Now I say it's misleading in that most people when they hear the term volunteer, think they are unpaid. They are not. By law, any for profit group, organization ect must pay their people. They can't use unpaid volunteer if they are for profit. And Gencon as well as TD must pay income tax.
Now someone will argue that there is no real cash exchange. But that doesn't really matter, it's based on the value exchange of goods, cash or services. For example TD gives $250 stipdend, a hotel room shared with other volunteers, convention badge, limited-edition Participation Tokens, limited-edition volunteer-only tokens as well as other swag. If you figure up the value of what they give, it should be around $500 total, which equates to about $12.00/hour. Might be more but not going into the math.
Now Gencon also uses "Event Team" which replaced their volunteer system 3- 4 years ago, basically the same thing.
Should Gencon or a group fail to get enough people to run the events, they should know in advance, there are still options, inside and out. Put out the word to the fans begging for help, offer better incentives, or ect. Or outside options is hire temp workers from places like the following.
Temp Staffing of Indiana, Express Employment Professionals, Indiana Staffing Services.
These places are not idea, yes,. But in a fix, you could hire some temp workers and give them some real basic training that will allow them to work, and get the events staffed.
There is a positive trend emerging in the data. The positivity rate (the red line) is falling steadily. Essentially it means that we are doing more and more testing, and fewer and fewer of those tests are coming back positive. Also, if you look at Europe, which is a few weeks ahead of us, the numbers have come way down as well. A glimmer of hope!
I’ve cancelled my events, my hotel reservation and had my badge refunded so I no longer am really concerned if there is a Gen Con in 2020, but I feel compelled to point out that the AEI is the American Enterprise Institute, a decidedly pro business organization so they have an agenda. They are not a public health or medical organization. The graph is missing any of the statistical information that would allow you to judge it’s quality, and there is no way to judge their data collection methodology. It may be right, it may be wrong but there is no way to know from the graph as presented.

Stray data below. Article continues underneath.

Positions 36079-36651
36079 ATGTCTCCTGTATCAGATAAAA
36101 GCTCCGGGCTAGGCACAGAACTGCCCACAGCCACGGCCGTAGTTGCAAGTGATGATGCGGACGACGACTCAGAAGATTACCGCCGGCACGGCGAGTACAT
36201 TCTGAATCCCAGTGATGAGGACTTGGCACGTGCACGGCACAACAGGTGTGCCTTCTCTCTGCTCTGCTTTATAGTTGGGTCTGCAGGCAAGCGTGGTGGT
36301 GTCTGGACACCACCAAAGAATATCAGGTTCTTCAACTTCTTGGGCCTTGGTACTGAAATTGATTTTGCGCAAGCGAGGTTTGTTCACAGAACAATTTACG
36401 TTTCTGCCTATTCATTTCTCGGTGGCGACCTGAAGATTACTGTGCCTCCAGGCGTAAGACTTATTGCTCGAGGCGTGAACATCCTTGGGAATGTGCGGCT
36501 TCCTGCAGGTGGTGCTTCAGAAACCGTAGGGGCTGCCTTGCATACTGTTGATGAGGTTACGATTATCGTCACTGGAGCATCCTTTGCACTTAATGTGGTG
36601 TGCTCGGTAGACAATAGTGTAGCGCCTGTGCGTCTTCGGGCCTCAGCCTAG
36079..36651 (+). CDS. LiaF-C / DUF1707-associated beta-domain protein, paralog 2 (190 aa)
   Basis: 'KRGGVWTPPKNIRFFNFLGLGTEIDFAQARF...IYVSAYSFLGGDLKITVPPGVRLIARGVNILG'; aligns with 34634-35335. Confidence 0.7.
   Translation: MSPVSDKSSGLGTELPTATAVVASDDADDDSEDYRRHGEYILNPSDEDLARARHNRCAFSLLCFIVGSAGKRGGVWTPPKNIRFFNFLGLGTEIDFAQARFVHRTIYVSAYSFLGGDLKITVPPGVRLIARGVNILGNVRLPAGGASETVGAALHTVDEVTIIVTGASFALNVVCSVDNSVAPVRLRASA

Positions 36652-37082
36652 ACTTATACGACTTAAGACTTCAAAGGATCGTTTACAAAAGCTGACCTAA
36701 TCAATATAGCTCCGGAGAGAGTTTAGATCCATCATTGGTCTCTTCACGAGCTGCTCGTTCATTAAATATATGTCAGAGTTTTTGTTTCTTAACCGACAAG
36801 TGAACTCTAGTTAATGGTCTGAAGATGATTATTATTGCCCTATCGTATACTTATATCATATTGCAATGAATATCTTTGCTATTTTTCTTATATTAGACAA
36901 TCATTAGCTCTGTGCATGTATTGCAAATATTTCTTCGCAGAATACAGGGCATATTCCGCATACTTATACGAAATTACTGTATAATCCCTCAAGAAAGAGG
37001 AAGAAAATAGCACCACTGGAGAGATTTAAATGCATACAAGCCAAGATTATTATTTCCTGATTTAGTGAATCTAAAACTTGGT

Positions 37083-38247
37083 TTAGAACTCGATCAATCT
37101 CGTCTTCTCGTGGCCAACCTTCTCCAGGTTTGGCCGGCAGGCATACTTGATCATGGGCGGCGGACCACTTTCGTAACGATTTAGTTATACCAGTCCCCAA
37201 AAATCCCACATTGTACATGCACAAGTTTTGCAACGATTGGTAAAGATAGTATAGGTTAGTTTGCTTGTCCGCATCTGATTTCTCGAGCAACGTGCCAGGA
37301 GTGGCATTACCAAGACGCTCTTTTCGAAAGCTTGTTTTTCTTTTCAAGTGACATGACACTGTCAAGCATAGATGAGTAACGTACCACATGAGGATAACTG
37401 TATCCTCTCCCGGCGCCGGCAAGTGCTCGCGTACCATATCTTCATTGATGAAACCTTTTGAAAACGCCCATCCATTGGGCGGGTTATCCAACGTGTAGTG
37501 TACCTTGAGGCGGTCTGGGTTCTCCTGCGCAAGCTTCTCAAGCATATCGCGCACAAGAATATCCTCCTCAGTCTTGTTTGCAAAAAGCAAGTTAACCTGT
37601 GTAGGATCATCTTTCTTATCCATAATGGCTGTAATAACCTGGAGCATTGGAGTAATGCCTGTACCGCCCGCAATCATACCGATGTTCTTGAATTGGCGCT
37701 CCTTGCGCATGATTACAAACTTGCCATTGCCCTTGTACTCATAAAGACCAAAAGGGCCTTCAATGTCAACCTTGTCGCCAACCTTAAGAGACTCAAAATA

While the national numbers may have some application towards having tens of thousands of out of state visitors coming into town, Indiana is still showing fairly steady numbers. Aside from a pair of downward spikes, the rate at which new cases are being identified daily hasn't really budged since late April.
Understanding how many new cases might be coming into town is one thing, but the town itself is still producing them on its own. Of course, as I myself have pointed out, those numbers are lagging indicators; the results now are reflective of the actions or inaction of a week or two back.
And while local/national/global trends are worth keeping an eye on, the lack of widespread testing (and the accuracy of those tests being questioned, both false positives and false negatives) makes 'good news' hard to believe. At least this chart has a rolling average that would smooth out the usual weekend drops that show up in a lot of reporting (and somehow still seem to surprise people this far in).
But it just takes a few cases cropping up for things to start getting out of hand again. We can post all the good news in the world today, and it won't mean anything if a super-spreader incident occurs a week or two before showtime.
According to this site: https://www.worldometers.info/coronavirus/worldwide-graphs/#europe-usa-cases
European and US cases are actually running remarkably similarly, though several countries (Russia, I'm looking at you) have only recently begun reporting what seem to be remotely sane numbers (previously there weren't any COVID deaths, just a ton of oddly specific non-flu pneumonia related deaths, by my understanding).
Granted, Europe is roughly twice the population of the US, but comparing immense populations across entire continents is going to run into a few snags getting to an apples to apples level.
Sorry to be a stick in the mud, but while I dearly hope for good news, it's hard not to see apparent gaping holes in the contrasts.
Edit: actually, digging deeper, forget the state numbers. Marion County has seen 100-300 new positive cases reported daily since mid April. And the most recent numbers (the last three days) have not been good.
I intend to go to Indianapolis whether there is an official con or not, play some board games and have some fun. However it just occurred to me that games, events or even the entire convention center may require masks be worn and I for one cannot abide wearing a mask. I wont wear a mask and will simple not attend anything that requires them. I am polite about it, their games their con their rules, I just wont participate in those things and find my own fun that is mask free